The Mind of Evil (1971)
The Claws of Axos (1971)
Colony in Space (1971)
The Daemons (1971)
The Sea Devils (1972)
The Time Monster (1972)
Frontier In Space (1973)
The first actor to play the Master, in fact appearing in every single serial of Doctor Who’s eighth series in 1971, Roger Delgado is also, by common consensus, the best. His Master was designed to be everything the Doctor wasn’t, while also being a worthy adversary for Jon Pertwee’s third Doctor. Introduced as an old rival of the Doctor’s, Delgado’s time on the show would see him attempting to defeat the Doctor and conquer the world by teaming up with a number of alien races, not least among them the Sea Devils and the Daleks. Delgado’s Master was a charming, well spoken man, whose quick wit would allow him to talk most people around to his way of thinking, and if that didn’t work, he could always hypnotise them. Like many of his successors, Delgado played the Master as a scheming and manipulative bastard, only looking out for himself. But Delgado did it first, setting the template for every Master who would come afterwards. Just like the Doctor changes from regeneration to regeneration, but has recogniseable elements to his personality every time, the Master is always a cold, calculating and evil man, who believes his ultimate destiny is to rule over everything. And Roger Delgado was the man who started it all. Delgado was also the perfect foil for Jon Pertwee. He could match the intelligence of the Doctor, but also presented a physical threat for the Doctor at times too. Witness their sword fight during the Sea Devils for a perfect example. Delgado’s time as the Master was tragically cut short by his death in a car crash in 1973. This necessitated a last minute change to Jon Pertwee’s final outing as the Doctor. Originally, he was to die at the hands of the Master, but with Delgado’s death, the producers decided not to recast the Master, and he wouldn’t appear again until The Deadly Assassin in 1976. It’s a real tragedy, as seeing Delgado match wits with Tom Baker’s Doctor would’ve been an absolute treat.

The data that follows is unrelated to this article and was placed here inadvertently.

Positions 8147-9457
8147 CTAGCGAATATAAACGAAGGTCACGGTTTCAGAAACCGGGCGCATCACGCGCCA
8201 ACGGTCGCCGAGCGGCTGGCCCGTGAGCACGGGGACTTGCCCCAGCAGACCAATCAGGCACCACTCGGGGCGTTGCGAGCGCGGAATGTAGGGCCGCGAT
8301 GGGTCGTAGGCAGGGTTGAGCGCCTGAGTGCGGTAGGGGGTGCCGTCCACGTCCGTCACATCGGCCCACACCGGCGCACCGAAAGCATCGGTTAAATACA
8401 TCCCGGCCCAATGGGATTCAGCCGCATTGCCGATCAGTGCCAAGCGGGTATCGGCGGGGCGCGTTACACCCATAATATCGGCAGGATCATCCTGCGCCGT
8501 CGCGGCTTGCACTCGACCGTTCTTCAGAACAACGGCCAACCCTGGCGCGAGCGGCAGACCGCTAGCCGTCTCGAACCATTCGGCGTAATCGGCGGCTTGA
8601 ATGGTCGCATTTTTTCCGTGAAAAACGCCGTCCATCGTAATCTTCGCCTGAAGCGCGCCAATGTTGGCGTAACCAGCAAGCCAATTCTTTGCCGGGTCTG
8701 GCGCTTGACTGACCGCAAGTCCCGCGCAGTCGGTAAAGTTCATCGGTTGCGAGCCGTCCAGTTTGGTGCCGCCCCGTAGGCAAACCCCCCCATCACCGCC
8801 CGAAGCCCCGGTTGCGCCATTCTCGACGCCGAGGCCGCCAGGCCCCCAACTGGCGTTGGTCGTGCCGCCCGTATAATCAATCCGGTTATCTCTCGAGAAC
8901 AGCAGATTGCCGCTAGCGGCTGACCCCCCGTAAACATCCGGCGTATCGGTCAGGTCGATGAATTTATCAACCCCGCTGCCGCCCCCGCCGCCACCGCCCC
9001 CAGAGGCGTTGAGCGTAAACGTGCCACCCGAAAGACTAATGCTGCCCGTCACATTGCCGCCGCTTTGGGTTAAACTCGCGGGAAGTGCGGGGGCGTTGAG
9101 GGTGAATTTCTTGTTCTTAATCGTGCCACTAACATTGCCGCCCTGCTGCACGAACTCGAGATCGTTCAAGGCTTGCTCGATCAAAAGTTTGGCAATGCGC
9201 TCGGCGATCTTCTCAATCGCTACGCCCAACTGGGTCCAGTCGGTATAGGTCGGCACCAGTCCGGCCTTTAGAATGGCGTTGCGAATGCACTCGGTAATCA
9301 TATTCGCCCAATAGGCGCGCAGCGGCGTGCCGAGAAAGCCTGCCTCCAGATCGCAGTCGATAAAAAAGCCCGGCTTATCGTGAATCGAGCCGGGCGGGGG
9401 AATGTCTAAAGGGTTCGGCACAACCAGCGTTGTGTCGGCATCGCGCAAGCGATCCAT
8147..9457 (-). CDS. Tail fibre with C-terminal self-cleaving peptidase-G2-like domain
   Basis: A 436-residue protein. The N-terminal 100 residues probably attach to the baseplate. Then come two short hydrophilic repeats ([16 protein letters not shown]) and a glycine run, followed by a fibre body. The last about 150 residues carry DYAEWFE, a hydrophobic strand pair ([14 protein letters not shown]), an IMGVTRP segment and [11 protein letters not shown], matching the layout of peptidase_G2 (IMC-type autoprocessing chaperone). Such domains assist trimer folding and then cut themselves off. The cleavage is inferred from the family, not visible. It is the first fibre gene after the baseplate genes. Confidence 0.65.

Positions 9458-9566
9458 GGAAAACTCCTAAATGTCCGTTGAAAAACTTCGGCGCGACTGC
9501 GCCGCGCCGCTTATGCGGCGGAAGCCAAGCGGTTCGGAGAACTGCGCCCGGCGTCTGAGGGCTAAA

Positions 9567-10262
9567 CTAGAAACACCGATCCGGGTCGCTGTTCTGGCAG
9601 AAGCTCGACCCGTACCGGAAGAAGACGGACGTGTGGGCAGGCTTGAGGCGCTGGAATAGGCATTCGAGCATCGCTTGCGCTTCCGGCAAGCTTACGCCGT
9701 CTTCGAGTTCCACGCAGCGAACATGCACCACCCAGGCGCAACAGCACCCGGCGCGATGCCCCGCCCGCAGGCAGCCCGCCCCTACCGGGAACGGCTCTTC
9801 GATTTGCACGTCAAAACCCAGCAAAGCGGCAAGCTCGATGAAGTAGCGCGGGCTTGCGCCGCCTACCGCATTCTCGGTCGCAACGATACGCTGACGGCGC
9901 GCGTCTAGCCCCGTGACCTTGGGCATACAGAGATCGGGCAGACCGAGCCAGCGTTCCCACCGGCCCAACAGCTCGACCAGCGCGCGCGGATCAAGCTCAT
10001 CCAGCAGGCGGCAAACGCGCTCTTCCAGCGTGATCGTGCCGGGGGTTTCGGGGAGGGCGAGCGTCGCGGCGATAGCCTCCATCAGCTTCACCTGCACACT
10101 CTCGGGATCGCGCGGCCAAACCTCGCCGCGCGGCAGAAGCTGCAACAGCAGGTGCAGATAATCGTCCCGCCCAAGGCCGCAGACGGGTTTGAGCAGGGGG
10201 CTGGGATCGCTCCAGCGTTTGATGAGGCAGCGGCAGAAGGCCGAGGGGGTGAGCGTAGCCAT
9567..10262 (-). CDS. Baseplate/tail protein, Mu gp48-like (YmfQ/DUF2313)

Next week, in keeping with the Who theme, I’ll be looking at the Doctor’s companions. There have been a lot, so whittling it down to five is going to be a tough job. Help me out by getting in contact and letting me know who your favourite companion is.